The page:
G8 urged to help reduce maternal, child mortality rate
G8 development ministers should take a strong stand on fulfilling the global promise to reduce maternal and child mortality and eliminate health disparities among nations and communities, Human Rights Watch has said.
New York: G8 development ministers should take a strong stand on fulfilling the global promise to reduce maternal and child mortality and eliminate health disparities among nations and communities, Human Rights Watch has said.
This has been stated in a letter to the Canadian government as development ministers gather in Halifax this week to lay the foundation for the June 2010 G8 meeting.
Human Rights Watch said Canada`s pledge to make maternal and child health a G8 priority was a positive sign.
Canada and all G8 countries should work to reduce disparities in access to sexual and reproductive health care and to promote health system accountability, comprehensive sexual and reproductive health care, and increased health system financing.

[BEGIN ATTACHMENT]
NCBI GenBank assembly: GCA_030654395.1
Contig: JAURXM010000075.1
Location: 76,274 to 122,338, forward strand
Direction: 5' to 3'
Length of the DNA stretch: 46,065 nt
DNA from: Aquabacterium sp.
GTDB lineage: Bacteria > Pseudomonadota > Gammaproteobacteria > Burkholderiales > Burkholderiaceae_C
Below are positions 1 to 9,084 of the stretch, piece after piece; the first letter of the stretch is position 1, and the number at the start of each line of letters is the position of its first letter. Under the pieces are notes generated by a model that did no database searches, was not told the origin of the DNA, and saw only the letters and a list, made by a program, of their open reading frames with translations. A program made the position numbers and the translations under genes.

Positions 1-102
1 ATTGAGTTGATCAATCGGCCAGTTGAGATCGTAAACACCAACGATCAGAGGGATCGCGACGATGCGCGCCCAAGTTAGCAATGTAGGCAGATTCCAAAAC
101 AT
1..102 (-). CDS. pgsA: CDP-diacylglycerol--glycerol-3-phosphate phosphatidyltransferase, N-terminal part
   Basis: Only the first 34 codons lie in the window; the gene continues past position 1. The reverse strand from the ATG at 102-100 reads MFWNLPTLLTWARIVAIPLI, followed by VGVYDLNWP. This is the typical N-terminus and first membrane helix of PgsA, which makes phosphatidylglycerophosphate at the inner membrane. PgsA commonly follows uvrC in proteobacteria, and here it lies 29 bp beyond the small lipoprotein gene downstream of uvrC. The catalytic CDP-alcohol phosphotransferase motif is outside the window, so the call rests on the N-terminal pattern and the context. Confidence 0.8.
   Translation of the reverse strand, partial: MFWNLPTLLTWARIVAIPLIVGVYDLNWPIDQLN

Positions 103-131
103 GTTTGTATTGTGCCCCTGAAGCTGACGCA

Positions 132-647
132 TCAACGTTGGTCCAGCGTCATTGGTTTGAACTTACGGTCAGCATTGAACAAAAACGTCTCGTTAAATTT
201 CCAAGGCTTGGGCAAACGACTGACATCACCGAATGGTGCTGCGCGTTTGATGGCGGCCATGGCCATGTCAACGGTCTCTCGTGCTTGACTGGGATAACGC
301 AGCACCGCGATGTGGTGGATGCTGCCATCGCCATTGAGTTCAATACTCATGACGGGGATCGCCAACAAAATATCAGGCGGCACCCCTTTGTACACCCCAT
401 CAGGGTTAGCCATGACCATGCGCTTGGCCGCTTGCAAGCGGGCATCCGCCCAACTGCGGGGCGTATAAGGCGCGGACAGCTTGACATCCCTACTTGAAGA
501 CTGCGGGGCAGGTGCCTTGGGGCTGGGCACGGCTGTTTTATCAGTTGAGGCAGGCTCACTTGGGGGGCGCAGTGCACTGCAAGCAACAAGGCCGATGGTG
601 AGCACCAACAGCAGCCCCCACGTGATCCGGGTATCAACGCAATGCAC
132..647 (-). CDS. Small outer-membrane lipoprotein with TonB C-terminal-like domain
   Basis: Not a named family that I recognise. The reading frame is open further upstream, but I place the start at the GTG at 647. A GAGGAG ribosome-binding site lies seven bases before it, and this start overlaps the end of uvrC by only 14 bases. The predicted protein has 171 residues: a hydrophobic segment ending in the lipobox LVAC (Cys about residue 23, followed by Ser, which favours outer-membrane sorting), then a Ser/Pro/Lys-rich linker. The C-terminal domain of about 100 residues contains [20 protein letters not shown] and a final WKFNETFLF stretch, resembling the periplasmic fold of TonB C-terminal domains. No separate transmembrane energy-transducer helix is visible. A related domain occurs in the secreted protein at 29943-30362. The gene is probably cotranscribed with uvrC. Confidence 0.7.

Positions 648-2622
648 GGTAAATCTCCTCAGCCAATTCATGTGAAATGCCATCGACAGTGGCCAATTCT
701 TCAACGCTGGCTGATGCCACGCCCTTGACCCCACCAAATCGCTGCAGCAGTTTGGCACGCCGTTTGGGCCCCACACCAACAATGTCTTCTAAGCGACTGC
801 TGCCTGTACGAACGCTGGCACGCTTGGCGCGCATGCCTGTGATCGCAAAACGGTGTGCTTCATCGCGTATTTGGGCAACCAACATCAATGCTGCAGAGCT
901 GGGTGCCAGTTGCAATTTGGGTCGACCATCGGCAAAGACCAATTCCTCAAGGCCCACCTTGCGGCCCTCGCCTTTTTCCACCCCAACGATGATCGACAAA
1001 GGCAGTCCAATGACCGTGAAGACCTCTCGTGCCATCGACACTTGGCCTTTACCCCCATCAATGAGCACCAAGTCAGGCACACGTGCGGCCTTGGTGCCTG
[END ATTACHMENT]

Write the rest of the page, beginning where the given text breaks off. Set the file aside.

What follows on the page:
"The G8 governments should make this year`s summit a turning point on global maternal and child health," said Liesl Gerntholtz, women`s rights director at Human Rights Watch. "For far too long, governments have neglected basic health system reforms, with devastating results for countless families."
A study recently published in the medical journal The Lancet found that almost 343,000 women and girls around the world are estimated to have died in 2008 from pregnancy and childbirth-related causes, the majority of which are preventable.
Many countries do not have functioning accountability systems for health care, Human Rights Watch said.
Accountability mechanisms enable patients and families to lodge complaints when they are mistreated in health care settings, and can enable health officials to identify and fix system-wide failings.
Accountability also includes monitoring and gathering health data, such as by recording births and deaths and investigating maternal deaths.
"Governments seem to throw up their hands about maternal deaths, as if there is nothing they can do," Gerntholtz said. "But some simple things, starting with tracking deaths and figuring out what caused them, would go a long way toward fixing fatal health system problems."